Published by Swerve on August 30th 2016
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Seattle attorney Miranda Rose arrives in Las Vegas determined to keep her best friend-with-benefits from making a costly mistake – marrying some stranger just to save his family trust. But once there, Miranda discovers she’s the surprise bride! One red-hot honeymoon later, they’re back to their over-scheduled lives on opposite coasts. But a marriage of convenience with regularly scheduled sexytimes turns complicated when Miranda gets the shock of a lifetime: she's pregnant...with twins.
Miranda has always wanted a family of her own, but her infertility made it impossible. Besides, Callum’s difficult upbringing places him adamantly in the no-kid zone. Now she must decide between the man she’s been in love with for years and the children she’s longed for. Or will Callum surprise her yet again and come through when it matters most?
This story confounded me from the start, raising questions for which I simply couldn’t logically answer, unless we’re talking about the romance genre’s reliance on the well-known cliché that emotional behaviour is mostly irrational. Which kind of self-respecting woman would carry on a friends-with-benefits situation without doing a thing about her hidden love for her man for ten years (ten years!) because of the lack of time? Why the heck would a man set up such a roundabout nasty marriage surprise for his best friend just to keep his inheritance?
What follows is a way around this marriage of convenience, until an unexpected pregnancy throws a spanner in the works. Much of the book is filled with domestic dispute, the push-pull arguments of which party really wants best for whom, coupled with pregnancy hormones and negotiations that lie on the side of hysterical and selfish. Much of it is also, feels like a (lopsided) argument in favour of Miranda’s stance as she works to separate her so-called best friend from her life the moment she finds out about her pregnancy and his not wanting children. And to be fair, I felt more for Callum than I did Miranda after her reading for the umpteenth time, her faulty reasoning of loving someone so much but it’s best to let Callum leave because it’s better not to have a father like him after all.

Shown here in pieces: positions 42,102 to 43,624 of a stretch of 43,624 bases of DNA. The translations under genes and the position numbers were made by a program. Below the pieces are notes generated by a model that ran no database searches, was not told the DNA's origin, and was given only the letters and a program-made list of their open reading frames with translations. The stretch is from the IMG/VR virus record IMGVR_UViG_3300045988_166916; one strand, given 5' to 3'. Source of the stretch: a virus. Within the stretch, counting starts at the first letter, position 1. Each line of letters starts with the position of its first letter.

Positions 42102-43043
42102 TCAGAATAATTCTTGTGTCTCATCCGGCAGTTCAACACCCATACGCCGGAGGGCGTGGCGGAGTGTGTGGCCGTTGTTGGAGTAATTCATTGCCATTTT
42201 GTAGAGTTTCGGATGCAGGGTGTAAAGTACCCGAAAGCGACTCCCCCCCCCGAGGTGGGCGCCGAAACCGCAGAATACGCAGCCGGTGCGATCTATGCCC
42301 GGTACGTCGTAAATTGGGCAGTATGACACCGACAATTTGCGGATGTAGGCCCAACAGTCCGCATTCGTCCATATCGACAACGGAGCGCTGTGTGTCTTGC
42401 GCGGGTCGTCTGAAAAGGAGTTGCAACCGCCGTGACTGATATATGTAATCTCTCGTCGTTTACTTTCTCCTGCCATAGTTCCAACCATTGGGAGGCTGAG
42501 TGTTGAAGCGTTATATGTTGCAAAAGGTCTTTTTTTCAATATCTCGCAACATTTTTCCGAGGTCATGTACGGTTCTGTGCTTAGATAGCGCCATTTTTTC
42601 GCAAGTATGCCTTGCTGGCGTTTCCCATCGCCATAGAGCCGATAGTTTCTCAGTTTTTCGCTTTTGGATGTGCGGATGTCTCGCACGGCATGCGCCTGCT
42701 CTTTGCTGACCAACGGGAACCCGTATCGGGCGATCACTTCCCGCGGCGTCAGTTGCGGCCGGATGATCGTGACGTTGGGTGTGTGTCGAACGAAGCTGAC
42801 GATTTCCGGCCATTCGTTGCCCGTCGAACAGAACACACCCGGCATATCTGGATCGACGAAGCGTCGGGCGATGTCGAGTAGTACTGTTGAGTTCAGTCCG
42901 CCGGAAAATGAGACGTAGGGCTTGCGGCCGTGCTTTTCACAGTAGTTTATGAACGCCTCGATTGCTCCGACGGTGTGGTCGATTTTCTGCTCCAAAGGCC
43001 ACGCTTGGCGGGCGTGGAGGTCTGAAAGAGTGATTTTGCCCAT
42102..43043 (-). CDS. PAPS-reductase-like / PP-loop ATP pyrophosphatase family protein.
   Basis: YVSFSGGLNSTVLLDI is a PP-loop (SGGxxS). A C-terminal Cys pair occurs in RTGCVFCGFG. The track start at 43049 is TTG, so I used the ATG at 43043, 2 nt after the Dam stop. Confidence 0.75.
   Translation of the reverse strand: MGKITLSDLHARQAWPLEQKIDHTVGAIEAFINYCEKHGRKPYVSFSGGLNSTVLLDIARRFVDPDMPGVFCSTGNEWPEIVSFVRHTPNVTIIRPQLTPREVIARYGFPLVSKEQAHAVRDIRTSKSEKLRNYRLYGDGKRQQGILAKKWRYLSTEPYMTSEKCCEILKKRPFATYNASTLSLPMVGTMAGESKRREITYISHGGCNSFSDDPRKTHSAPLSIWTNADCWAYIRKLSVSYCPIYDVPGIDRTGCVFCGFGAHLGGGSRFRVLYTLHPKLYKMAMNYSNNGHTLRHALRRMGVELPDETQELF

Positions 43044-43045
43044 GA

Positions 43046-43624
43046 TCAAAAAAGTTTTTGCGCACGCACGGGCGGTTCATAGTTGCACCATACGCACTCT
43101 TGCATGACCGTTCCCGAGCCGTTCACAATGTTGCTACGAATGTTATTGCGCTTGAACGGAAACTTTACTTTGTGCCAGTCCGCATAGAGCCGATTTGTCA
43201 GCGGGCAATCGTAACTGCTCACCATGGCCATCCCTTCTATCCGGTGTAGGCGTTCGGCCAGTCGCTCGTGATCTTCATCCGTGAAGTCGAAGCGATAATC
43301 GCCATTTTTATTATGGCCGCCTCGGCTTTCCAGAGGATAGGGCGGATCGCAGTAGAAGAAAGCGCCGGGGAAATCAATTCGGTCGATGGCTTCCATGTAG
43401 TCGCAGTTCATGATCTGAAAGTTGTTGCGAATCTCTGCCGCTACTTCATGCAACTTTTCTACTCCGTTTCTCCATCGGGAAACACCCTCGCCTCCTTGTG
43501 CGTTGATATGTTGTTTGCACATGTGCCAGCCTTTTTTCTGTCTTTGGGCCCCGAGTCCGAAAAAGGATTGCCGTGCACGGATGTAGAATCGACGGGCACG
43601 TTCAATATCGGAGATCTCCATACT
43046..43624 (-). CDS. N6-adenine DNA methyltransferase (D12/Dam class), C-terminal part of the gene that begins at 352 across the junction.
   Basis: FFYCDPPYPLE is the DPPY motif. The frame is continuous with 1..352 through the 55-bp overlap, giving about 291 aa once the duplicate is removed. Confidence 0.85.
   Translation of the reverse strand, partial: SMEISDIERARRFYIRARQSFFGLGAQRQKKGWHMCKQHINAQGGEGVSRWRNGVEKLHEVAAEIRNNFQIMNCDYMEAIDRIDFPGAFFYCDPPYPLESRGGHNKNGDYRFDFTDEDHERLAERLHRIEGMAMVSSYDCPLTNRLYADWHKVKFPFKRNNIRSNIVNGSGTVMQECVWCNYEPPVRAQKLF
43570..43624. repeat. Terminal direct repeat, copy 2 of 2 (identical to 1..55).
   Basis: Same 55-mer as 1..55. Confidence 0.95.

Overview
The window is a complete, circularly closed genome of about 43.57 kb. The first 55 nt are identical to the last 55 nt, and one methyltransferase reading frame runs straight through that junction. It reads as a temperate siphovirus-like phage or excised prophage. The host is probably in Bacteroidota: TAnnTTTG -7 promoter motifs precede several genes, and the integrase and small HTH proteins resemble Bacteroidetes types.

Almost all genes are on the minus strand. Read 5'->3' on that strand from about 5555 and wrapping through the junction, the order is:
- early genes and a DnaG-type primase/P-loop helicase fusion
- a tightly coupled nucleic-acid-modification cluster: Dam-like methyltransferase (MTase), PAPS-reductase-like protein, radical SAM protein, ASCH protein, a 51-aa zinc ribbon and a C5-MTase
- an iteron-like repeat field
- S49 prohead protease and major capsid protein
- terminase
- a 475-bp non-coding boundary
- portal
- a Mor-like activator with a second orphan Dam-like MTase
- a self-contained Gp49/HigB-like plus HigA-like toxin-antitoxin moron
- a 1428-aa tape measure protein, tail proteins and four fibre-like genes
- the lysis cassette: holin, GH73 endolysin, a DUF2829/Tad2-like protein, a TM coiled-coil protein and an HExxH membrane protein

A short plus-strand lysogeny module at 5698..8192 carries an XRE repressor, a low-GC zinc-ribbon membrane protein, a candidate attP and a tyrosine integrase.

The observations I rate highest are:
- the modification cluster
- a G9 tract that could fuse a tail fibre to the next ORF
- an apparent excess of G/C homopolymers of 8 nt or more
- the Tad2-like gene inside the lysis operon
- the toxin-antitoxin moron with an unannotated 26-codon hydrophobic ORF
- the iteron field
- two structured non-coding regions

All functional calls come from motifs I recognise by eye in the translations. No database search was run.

I’ll be the first to admit that this is a difficult topic to get into when everything from the beginning convinced me that I was looking into a rather toxic relationship where both sides sort of knew what they wanted but with strings only they could define…if they were truly honest with themselves. But I spent the rest of the book frustrated because they weren’t, especially when it came to Miranda, whose drastic changes gave me whiplash as much as it did Callum. The conflict mostly revolved around that particular stalemate and the unwillingness to budge, until a switch flipped for Callum and then we’re suddenly en route to an expected HEA. It isn’t that the story’s badly written, only that the subject matter just didn’t resonate with me. Instead, I felt irked and unsatisfied by the end – and guilty to an extent for not liking a book that has so kindly been granted in advance to me.